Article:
Widespread corruption in government is the reason that UNCAC isn’t implemented, says the NTUCB
BELIZE CITY, Mon. Feb. 3, 2020– In December 2016, Belize signed the United Nations Convention Against Corruption (UNCAC) against a backdrop of pressure from the Belize National Teachers Union (BNTU) following their 11-day strike.
That, however, was all that the Belize Government of Prime Minister Dean Barrow did, because there has not been any major push by the government to implement the UNCAC, as Belize government leaders continue in their embrace of corruption.
That embrace of corruption may soon come to an end, because government will have to push through with the implementation of UNCAC, or it will face the wrath of the National Trade Union Congress of Belize (NTUCB), which issued an ultimatum today at a press briefing.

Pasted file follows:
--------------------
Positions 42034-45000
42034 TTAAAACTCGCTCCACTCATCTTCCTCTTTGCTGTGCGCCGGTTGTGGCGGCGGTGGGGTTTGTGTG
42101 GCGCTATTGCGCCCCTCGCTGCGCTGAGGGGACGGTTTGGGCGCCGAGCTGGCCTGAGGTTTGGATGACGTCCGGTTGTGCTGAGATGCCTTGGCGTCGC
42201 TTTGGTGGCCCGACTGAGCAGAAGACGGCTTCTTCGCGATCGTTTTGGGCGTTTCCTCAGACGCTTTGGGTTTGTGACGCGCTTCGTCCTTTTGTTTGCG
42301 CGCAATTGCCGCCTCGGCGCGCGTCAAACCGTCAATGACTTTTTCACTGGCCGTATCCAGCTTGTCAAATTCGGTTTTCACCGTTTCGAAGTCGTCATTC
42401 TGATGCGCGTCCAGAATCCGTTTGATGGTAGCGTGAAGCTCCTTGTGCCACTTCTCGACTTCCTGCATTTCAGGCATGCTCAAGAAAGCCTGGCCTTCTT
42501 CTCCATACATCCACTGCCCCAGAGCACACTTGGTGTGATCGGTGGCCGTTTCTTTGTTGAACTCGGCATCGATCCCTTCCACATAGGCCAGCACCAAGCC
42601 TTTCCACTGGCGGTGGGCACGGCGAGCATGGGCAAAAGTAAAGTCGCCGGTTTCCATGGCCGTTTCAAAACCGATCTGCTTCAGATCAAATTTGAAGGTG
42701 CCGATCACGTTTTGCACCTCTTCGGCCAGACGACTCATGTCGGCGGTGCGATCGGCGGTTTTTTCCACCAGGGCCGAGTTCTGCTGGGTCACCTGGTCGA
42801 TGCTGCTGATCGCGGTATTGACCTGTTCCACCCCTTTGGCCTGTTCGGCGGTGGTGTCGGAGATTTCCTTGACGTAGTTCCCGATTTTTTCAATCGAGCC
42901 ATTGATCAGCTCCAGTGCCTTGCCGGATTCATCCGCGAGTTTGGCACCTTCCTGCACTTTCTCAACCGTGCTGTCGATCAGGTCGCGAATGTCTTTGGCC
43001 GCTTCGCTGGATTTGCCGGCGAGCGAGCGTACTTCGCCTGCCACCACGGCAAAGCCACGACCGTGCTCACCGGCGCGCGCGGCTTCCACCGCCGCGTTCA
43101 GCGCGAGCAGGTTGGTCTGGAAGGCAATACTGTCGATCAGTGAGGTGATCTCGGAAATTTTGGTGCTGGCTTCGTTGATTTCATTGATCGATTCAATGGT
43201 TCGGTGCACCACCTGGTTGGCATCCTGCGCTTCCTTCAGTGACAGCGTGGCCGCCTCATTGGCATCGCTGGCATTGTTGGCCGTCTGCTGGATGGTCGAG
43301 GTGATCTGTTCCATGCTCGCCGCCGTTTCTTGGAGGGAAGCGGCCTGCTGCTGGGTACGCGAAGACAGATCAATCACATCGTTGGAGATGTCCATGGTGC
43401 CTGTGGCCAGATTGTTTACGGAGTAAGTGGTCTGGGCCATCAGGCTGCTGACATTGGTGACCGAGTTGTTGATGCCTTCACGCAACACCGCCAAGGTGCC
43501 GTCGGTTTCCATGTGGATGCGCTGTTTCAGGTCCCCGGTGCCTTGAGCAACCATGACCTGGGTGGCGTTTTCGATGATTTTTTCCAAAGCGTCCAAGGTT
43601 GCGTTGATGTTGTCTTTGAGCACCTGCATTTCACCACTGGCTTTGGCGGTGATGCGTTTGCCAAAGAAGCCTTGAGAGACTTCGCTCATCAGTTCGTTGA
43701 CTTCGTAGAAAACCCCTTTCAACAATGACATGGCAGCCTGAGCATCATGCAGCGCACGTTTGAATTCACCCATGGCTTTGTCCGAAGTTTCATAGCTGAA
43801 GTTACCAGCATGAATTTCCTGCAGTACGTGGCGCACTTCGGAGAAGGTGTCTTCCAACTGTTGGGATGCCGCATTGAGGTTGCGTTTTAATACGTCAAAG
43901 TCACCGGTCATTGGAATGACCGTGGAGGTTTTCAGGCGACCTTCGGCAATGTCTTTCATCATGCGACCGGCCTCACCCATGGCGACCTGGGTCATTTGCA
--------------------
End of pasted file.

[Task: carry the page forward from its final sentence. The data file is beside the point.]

The NTUCB said that its press conference today is the first step it is taking to serve notice on the government to implement UNCAC before the end of this month; and if the government does otherwise, it will face “escalation” from the trade unions of the country.
The president of the NTUCB, Marvin Mora, said that the NTUCB was given a mandate by its members on how they were going to approach the matter of UNCAC. Mora went on to read a resolution that was approved by its members.